I am fully aware there is no justification for what appeared to be an unfair judgment the second my preference is being labeled as the unconscious bias. I did not feel the need to further defend myself as the people who made these comments did not intend to first understand why I said what I said.

So here are my reasons why working for millennial would not be my first choice:

  • the ability to identify hidden talents

  • the maturity in offering objective and constructive criticism

  • the ability to nurture the team (beyond fully stacked snack and Happy Hours)

  • the ability to provide or recommend promotions and not allowing nepotism being in the way

Granted, some of the baby boomers fail to possess the ability and maturity mentioned above. None of the people who rushed

in to reply to my preference asked why I felt that way. The truth is I have had worked for millennials before. Twice. Similar to being in a toxic relationship, my workplace drama led to sleep deprivation. Not to mention how it affected my mental wellness. It's a simple been there, done that scenario. Do I want to risk again by giving the benefit of the doubt? No, I do not.


We can see people are quick to argue and cannot be bothered to first understand the entire story on social media these days. Like Franklin Covey's quote: "People do not listen with the intent to understand; they listen with the intent to reply." Taking a minute or so to fully understand the situation could avoid heated arguments, counter-productive meetings (workplace), misunderstanding, and, most of all, hurting people's feelings unintentionally.


With that said, should any millennial demonstrated the four skills above, would I reconsider my choice? Abso-tootly, I will.

Updated: Sep 4, 2020


This morning I came across multiple posts in regards to a trombonist and her racist comments on social media. While I do not condone any of her opinions, one particular post caught my attention and made my heart ached.


The person who shared multiple screenshots of this trombonist's social posts voiced his opinion--that this musician should not be involved in the music world, let alone being an educator. One of his social media friends, let's call him Innocent for the sake of confusion, chimed in, and NOT to this trombonist defense, but merely reminding all not to lose our compassion amongst hate comments. Innocent was then being scolded message after message; from the person who shared the post as well as his other social media friends.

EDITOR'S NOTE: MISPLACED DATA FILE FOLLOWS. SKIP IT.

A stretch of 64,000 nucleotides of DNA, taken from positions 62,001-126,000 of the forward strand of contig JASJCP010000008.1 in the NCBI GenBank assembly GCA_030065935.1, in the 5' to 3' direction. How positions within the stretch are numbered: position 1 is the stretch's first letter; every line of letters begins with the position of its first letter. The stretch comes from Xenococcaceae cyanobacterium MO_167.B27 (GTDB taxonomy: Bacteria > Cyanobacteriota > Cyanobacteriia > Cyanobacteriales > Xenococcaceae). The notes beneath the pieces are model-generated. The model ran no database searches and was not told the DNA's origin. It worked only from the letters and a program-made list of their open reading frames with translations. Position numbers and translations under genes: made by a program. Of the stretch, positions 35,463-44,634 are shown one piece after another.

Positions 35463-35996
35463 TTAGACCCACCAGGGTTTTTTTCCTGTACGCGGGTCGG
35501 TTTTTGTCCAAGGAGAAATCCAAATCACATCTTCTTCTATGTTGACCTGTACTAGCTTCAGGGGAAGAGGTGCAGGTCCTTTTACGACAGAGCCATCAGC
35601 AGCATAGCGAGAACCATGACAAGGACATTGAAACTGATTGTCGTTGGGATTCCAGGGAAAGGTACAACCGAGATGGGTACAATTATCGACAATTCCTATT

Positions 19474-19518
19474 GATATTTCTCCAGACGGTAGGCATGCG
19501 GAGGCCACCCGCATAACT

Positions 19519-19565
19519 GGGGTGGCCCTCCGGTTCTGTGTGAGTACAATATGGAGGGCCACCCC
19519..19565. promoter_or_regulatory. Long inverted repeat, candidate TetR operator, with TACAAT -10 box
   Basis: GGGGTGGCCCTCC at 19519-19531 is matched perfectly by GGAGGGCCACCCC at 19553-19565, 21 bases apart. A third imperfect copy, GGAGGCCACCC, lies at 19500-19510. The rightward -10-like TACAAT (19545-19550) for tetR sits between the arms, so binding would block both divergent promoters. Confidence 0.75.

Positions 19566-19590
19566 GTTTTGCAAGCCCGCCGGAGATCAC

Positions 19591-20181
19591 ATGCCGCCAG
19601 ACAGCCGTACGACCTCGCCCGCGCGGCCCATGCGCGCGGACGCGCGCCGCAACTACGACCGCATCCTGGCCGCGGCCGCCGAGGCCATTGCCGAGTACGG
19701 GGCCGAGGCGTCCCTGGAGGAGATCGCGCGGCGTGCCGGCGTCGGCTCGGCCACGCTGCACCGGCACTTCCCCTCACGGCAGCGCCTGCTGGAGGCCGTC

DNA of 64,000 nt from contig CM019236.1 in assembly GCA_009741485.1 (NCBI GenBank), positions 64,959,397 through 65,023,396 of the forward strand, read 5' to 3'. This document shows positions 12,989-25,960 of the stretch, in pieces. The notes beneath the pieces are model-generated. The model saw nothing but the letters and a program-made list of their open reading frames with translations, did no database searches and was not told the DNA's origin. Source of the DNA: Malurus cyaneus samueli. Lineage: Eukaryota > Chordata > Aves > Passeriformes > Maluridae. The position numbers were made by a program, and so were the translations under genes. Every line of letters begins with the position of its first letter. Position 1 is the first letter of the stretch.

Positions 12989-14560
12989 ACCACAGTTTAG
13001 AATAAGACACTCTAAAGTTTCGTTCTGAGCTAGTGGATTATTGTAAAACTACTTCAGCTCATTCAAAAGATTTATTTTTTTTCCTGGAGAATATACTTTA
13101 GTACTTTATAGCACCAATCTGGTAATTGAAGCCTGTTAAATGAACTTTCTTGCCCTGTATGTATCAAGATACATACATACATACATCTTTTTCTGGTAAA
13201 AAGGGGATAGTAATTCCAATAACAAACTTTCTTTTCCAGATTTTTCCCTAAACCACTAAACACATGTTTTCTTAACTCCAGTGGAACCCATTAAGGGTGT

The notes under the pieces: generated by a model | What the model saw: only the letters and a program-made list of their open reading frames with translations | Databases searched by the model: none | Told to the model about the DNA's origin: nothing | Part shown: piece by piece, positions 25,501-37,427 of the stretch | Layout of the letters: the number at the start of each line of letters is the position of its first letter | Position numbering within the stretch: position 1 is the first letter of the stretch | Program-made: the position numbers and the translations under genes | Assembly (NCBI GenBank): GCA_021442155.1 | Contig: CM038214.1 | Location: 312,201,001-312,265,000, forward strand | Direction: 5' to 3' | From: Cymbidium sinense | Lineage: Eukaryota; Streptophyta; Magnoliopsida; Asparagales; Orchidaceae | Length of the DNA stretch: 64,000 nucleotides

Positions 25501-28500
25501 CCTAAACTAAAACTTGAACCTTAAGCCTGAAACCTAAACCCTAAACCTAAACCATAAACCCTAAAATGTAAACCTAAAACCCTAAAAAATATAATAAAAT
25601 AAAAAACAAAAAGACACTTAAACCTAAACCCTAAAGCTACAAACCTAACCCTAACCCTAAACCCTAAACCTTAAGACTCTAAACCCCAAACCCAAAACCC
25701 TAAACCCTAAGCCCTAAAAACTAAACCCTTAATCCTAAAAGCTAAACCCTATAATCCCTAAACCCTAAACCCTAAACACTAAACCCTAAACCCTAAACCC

Innocent's intention came from compassion (and compassion does not mean condoning). The intent of his very first comment best described in 1 John 4:20. He was trying to remind us not to lose faith in humanity, even when this person is extremely racist, as her fellow musicians or colleagues, perhaps we should try to influence her before making her lose her job.


In social psychology, we once watched a video of a magician performing card tricks. Like any other magic shows, we were all in awe of his trick, and no one noticed he and his assistant both changed their tops and the backdrop. This is called Social Blindness when people see what they focus on seeing without paying attention to other crucial factors within the same environment, which perfectly described the incident I mentioned above. In this case, all the ones who rebuked Innocent misjudged his true intention because they were so focused on the anger towards the trombonist.


Let's pause for a second.


What about discrimination? Discrimination is acting on one of the thoughts of racist and sexist. A less-severe discriminatory behavior is called favoritism. Hence, racism, discrimination, and nepotism might be in different compartments but, truth be told, they all share the same lid sealed on top.


As a parent in the same school district this social post owner is from, I have witnessed discrimination, favoritism, and prejudice demonstrated within the music programs, sports, and other activities. So do we expose such behavior on social media and shame the teacher with no mercy? Heck, today, the trombone player racist comments geared toward a specific race in general. But when you practice discrimination or nepotism, you are hurting the person DIRECTLY. Believe you me, the pain these students go through is no different from facing racism. The way you devalued their worth isn't any easier to heal than the people who deal with racism.


Public shaming through social media isn't advocacy, and by all means, let's not mislead our students with such a mindset. There are better and proper ways.


Be a role model.


Update: the entire post was removed by the afternoon. Thank goodness.